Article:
Exposing the militarization of the Internet: An inside look into the NSA’s surveillance technologyMonday, January 20, 2014 at 10:33 am by Kari Noborikawa
The 30th Chaos Communications Congress held at the end of December in Hamburg, Germany was an apt way to conclude 2013, a year filled with revelations of invasive US surveillance practices. With a record attendance of almost 8,000 hackers and activists, the Congress provided an inside look into the surveillance technology used by the National Security Agency (NSA), as well as other foreign governments, to spy on and monitor their people.
Jake Appelbaum, an Internet privacy activist and journalist, was a featured speaker at the conference and gave detailed information about how the NSA conducts its “truly scary” surveillance practices around the world.
One of the programs that Appelbaum expressed great concern about is called TURMOIL. It’s a new technology that spans the entire planet intercepting any electronic data that flows past it. Essentially, it’s a dragnet surveillance system that is used by the NSA in compliment with TURBINE, another program of questionable merit used to compromise Internet routers and localize cyber attacks.
In addition to this type of mass data collection, Appelbaum reports that the NSA engages in grossly unethical targeted data collection such as “close access operations”. These operations involve breaking into a target’s home and inserting monitoring hardware into their computer. This attack is undetectable by the user and can allow for monitoring as far as 8 miles away. Additionally, there are “off-net” operations that involve tampering with a target’s hardware while it is being shipped. Otherwise known as interdiction, this practice allows officials to attach hardware to the computer that is also virtually undetectable.
“There was a time in the past, where surveillance meant looking at anything at all,” said Appelbaum. “Now the NSA tries to say that it’s only surveillance if – after they collect it, record it to a database and analyze it with machines.”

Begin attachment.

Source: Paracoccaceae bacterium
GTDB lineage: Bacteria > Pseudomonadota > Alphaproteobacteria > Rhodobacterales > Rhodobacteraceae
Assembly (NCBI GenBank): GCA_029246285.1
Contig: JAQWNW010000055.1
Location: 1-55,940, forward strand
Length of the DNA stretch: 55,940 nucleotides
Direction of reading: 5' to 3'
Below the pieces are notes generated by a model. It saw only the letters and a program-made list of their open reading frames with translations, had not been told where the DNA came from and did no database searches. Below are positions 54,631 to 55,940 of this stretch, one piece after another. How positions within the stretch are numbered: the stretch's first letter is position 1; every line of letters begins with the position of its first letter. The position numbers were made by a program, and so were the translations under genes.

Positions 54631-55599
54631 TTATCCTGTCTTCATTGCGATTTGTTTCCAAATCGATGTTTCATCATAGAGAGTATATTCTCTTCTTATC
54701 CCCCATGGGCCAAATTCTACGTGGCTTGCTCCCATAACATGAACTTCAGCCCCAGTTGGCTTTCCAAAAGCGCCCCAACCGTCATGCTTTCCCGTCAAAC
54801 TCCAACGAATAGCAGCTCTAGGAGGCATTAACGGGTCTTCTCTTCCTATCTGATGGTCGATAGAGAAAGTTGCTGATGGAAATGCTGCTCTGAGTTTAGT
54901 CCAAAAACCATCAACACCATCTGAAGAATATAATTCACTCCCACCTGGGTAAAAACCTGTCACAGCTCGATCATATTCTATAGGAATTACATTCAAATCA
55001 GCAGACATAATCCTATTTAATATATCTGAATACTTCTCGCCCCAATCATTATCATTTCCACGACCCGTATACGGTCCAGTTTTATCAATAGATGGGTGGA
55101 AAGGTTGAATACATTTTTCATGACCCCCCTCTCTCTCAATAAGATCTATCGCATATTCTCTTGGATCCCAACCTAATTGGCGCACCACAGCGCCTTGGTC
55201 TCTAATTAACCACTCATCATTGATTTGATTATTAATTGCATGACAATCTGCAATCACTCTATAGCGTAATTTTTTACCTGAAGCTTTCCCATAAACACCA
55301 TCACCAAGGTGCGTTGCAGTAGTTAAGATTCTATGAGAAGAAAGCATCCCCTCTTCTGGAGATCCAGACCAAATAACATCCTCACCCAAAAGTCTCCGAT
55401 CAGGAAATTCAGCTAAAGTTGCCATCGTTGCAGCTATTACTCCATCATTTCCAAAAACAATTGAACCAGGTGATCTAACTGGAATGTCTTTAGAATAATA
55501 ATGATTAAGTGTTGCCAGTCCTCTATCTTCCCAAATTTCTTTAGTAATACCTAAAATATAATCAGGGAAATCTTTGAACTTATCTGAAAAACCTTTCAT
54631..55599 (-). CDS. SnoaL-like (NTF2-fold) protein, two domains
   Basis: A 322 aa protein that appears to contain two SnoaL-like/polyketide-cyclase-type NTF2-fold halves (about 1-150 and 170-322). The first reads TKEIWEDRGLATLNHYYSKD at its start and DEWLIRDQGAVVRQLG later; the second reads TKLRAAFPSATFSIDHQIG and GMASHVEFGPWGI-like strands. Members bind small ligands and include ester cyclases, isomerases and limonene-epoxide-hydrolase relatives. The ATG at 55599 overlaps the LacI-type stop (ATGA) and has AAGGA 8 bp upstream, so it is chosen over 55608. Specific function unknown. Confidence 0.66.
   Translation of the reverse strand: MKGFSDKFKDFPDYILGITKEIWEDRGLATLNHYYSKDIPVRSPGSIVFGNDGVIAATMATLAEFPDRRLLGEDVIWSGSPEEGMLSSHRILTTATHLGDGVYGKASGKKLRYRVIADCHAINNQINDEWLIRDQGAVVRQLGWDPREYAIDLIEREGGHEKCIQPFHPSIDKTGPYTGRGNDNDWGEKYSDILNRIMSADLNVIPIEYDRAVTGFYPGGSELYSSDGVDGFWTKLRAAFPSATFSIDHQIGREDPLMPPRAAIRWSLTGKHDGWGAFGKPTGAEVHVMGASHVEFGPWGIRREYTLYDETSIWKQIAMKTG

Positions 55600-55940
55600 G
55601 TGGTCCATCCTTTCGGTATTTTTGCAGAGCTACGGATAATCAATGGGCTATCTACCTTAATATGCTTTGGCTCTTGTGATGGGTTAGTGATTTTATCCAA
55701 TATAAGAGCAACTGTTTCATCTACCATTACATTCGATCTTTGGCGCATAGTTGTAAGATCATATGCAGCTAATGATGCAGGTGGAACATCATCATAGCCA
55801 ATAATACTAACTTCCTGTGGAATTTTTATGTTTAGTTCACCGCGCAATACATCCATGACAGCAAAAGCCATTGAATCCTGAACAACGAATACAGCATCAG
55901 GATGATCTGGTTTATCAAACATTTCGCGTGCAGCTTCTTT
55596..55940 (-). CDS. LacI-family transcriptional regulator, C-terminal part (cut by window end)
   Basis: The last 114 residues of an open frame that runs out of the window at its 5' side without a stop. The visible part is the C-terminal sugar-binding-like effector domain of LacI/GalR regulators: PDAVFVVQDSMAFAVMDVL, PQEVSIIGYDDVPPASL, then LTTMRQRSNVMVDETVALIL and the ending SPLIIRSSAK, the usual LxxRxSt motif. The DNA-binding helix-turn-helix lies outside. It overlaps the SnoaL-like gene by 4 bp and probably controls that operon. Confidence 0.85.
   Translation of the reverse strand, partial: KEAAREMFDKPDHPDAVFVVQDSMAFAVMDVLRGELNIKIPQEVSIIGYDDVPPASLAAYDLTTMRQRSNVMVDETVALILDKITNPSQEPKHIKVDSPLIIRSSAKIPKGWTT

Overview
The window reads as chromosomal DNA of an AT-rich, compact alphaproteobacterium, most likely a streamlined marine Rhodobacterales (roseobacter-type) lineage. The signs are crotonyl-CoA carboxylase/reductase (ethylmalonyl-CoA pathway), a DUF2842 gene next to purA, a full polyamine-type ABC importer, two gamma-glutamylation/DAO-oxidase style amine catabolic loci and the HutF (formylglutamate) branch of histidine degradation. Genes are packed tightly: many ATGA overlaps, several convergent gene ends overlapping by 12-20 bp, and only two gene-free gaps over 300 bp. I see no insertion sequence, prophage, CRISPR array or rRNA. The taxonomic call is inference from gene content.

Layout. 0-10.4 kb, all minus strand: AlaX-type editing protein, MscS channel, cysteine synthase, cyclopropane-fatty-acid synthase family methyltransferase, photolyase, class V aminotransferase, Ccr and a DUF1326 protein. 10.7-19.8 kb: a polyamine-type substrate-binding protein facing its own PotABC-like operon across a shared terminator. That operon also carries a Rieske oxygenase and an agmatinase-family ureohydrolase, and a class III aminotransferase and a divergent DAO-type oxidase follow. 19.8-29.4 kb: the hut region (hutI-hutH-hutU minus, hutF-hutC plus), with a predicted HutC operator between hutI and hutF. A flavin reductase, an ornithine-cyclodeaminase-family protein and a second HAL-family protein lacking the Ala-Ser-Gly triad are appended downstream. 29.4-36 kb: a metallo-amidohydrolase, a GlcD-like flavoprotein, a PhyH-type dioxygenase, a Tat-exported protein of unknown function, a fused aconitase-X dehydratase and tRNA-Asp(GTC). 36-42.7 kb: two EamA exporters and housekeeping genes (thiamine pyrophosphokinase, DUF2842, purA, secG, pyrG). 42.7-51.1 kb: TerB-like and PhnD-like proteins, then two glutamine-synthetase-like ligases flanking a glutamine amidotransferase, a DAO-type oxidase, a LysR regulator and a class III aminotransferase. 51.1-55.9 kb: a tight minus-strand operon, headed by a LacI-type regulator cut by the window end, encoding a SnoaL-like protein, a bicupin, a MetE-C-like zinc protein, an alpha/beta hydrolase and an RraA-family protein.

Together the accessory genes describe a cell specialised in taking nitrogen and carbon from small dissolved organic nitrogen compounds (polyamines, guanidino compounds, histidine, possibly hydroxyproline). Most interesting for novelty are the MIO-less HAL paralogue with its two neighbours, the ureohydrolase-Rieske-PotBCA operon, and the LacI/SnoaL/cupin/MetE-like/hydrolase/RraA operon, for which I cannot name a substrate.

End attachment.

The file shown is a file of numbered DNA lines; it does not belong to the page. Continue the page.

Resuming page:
According to security researchers Claudio Guarnieri and Morgan Marquis-Boire, who also presented at the conference, the US is not the only government to engage in these insidious surveillance practices. After being contacted by a Bahrain Watch activist who received a suspicious email, the pair found she was being targeted with Finfisher spying malware from the Gamma Corporation, a traditional government IT provider. Following this, they conducted research and scanned the Internet to find other Finfisher spying servers in 36 different countries. These servers were not simply malware either. Several servers involved entire surveillance programs that provided a multitude of spying capabilities, including converting a phone device into a microphone.
Guarnieri and Marquis-Boire presented other cases of foreign governments spying on human rights activists and journalists in such countries as Ethiopia, Malaysia, and Morocco. There has even been evidence of surveillance devices from American companies in Iran despite the multiple active sanctions on the country imposed by the US.
These examples expose an increasingly militarized Internet that is being used by governments against their people. It is not only the United States and it is not only the NSA. Invasive surveillance practices have become a human rights issue on an international scale.
“Fundamentally, when we talk about things like Internet freedom, tactical surveillance and strategic surveillance, we’re talking about control of people through the machinery they use,” Appelbaum said. “We can change this. We can turn this around by exposing it.”